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Why Haven’t You Organized Your Passwords?

Why Haven’t You Organized Your Passwords?

Keys

    In my work with clients I have run into passwords in all kinds of unbelievably random and insecure places. I always shrink back from them when I see them… I don’t want to know! Passwords are the key to unimaginable ruin in the wrong hands, and it consistently shocks me how careless people are with this information. (It’s just as bad as how often I see people who don’t do computer backups!)

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    “I don’t need to have a system… I have one password I use for everything.”
    Think again. I know of a person in my area whose Yahoo e-mail password was compromised, and once the thief infiltrated his e-mail account he used forgotten password functi

      ons on other websites to unlock many more (they were just emailed right to him!). Since the thief quickly realized that the same password had been used for everything, it was a piece of cake for all accounts to be penetrated. By the time the victim discovered the breach, all hell had broken loose, involving eBay, PayPal, and $32,000 of merchandise about to be shipped to Africa… no kidding.

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      Lessons learned: Use a very strong password to protect your e-mail account, guard it fiercely, and use different passwords to avoid one compromising all of the others.

      You also need to be mindful of being hit by the proverbial bus. Would important people know how to get this information if something happened to you? Make sure that you do have a system and that someone else knows how to access it in an emergency.

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      Electronic Password Keepers
      There are many great database applications made for storing passwords. A previous Lifehack article by Leo Babauta lists ten free apps you can use, but I like SplashID, which costs $20, is available for both Mac and PC, and synchronizes its desktop component with almost all major PDA platforms. I really like having my information with me, securely encrypted, when I am away from my desk. Whatever application you choose, DON’T use a Word or Excel document for this purpose (especially one named “PASSWORDS”) that can be easily infiltrated.

      Along with passwords and other login information, I also enjoy using the SplashID database for keeping many other data tidbits, such as software licensing information, identification numbers like my family’s Social Security numbers, my cars’ VIN numbers, computer support information and service tags, and frequent flyer program numbers.

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      Paper-Based Password Keepers
      Some people are reluctant to use electronic solutions, and if so, you can either repurpose an address book or use a 3×5” index card file. (I am sure our loyal readers will have a few suggestions, too.) There are also a few products on the market now that are made just for this purpose, such as the Internet Password Organizer. It’s basically a black, nondescript book with laminated alphabetical index tabs like an address book, but the printed fields are tailored to computer-related needs.

      Tips on Paper-Based Systems:

      • Use a pencil to write down your entries as they may change.
      • Don’t label your card file box or password keeper book with the word “PASSWORDS!” Keep it on the down-low.
      • You may want to write down the passwords as “hints” instead of the actual passwords, in case your password keeper is lost or compromised. For a password like “fido1995,” you might write a hint like “dog+year” that you’ll definitely remember.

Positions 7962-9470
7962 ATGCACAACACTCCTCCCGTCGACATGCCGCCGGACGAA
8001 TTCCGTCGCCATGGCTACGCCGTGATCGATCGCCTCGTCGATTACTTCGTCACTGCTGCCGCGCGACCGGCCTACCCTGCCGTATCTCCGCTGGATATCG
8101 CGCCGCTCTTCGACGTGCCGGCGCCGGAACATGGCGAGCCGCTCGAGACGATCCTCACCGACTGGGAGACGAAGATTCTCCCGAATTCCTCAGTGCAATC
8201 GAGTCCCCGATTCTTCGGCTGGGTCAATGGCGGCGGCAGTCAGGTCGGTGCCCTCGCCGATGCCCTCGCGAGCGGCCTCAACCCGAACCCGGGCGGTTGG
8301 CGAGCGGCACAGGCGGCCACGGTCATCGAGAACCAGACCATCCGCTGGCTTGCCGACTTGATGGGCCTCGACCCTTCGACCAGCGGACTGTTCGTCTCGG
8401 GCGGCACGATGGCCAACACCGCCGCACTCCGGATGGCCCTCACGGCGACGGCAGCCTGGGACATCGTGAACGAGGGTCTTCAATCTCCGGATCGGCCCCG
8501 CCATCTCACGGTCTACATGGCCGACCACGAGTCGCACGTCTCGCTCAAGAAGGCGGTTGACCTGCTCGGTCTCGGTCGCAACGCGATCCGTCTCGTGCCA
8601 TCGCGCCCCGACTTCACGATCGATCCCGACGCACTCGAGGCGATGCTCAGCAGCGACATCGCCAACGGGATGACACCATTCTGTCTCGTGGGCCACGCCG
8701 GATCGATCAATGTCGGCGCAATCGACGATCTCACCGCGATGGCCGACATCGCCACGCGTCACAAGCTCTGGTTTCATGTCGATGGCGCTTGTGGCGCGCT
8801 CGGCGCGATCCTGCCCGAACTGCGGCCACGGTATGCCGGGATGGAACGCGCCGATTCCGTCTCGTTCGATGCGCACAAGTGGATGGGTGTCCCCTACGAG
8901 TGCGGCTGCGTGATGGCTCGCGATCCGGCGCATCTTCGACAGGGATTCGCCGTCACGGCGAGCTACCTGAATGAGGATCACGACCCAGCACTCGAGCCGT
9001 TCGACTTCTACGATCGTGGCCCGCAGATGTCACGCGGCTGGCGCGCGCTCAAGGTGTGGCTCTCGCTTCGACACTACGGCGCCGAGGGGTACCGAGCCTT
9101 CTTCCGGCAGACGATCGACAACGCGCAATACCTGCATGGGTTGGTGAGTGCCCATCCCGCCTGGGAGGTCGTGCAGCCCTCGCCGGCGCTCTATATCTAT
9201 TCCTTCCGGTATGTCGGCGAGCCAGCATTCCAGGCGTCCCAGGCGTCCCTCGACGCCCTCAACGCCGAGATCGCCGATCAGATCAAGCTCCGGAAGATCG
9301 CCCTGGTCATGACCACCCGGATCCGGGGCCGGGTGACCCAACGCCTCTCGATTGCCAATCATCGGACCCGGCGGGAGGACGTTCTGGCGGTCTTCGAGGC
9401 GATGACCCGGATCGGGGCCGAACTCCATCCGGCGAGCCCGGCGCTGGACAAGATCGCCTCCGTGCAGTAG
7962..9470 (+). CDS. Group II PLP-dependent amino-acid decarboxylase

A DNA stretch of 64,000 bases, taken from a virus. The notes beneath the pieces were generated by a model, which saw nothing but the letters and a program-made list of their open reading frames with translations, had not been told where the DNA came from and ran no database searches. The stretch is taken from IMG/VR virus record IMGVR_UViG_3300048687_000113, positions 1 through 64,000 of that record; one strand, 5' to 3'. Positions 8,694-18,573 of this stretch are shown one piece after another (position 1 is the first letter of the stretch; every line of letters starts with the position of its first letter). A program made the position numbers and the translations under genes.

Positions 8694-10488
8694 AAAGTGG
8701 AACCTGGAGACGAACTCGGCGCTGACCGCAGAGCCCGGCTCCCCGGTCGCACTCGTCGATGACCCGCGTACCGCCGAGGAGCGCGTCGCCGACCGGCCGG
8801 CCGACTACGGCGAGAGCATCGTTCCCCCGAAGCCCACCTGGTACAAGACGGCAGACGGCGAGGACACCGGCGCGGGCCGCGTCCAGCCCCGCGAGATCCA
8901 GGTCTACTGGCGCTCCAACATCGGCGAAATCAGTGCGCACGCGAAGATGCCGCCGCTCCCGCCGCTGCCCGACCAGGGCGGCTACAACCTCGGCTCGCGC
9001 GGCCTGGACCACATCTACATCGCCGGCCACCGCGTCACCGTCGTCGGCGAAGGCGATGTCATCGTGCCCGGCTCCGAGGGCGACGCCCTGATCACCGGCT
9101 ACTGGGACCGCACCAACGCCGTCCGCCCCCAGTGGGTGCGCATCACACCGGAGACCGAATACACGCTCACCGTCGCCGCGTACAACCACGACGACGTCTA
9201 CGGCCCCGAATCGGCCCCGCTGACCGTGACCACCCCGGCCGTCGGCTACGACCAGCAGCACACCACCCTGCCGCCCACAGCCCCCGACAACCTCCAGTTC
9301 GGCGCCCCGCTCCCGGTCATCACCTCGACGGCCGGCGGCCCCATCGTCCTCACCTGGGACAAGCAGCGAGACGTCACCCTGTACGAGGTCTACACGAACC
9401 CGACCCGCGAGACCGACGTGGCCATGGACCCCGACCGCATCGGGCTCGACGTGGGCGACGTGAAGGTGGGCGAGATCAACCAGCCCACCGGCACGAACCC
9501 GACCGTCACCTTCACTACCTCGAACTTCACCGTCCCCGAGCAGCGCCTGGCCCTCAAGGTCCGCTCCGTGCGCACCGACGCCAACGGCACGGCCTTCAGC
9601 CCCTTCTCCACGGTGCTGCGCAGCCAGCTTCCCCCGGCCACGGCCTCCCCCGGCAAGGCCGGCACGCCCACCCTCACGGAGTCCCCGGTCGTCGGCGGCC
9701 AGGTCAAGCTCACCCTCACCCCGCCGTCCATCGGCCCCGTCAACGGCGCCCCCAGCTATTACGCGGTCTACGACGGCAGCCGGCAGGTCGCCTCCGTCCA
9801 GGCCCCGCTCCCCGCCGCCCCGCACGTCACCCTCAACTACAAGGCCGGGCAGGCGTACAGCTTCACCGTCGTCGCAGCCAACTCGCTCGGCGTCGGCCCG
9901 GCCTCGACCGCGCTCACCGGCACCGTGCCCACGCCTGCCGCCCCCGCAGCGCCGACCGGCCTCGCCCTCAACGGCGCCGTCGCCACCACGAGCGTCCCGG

• If you use index cards, they have more room to write other details about the account, such as logs of customer service notes or order dates.
      • Do NOT write password hints that are relative to other accounts, like “same as Amazon,” because that can become a big cross-referencing mess quickly when you change the referred-to accounts.

      On a final note, PLEASE do not use your birthday or your children’s names any more! (See this previous Lifehack article on how to create strong passwords.) Whether your system is electronic or paper, one of the best advantages of having a system is that you can use even more secure passwords and change them up, since you are no longer relying on your own memory.

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      Published on July 15, 2019

      10 Simple Strategies to Make Your Life Better Starting Today

      10 Simple Strategies to Make Your Life Better Starting Today

      Habits are an important part of the direction you take your life, and — as I’ll share with you shortly — there are certain daily habits you can adopt right away that are guaranteed to improve your life.

      Think back to when you were just six or seven years old…

      At that age you probably didn’t have many habits. But, as the years went by, you picked up more and more good and bad habits.

      You may not have thought about it before, but habit forming never really stops.

      That’s why it’s never too late to change your habits and transform your life.

      So, if you feel burdened by your bad habits, start kicking them into shape by replacing them with these 10 positive, life-changing strategies:

      1. Go to Bed a Little Earlier and Wake up Earlier 

      Starting tonight, get yourself to bed 30 minutes earlier than usual. And, then make sure you get up tomorrow morning 30 minutes earlier, too. This small change can have a BIG impact on your day. 

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      Instead of furiously rushing in the morning to get ready for work, the extra time will give you a golden opportunity to start your day off on the right note. You can drink a smoothie while sitting on your porch, spend 10 minutes exercising and stretching, and still have time to read a few pages of an inspiring book.

      2. Be Grateful for the Good Things in Your Life 

      Setbacks and obstacles are inevitable in life. But, with a positive mindset, you’ll be able to overcome most of these. And, when you do, you’ll boost your self-confidence. 

      This is something you can definitely be grateful for.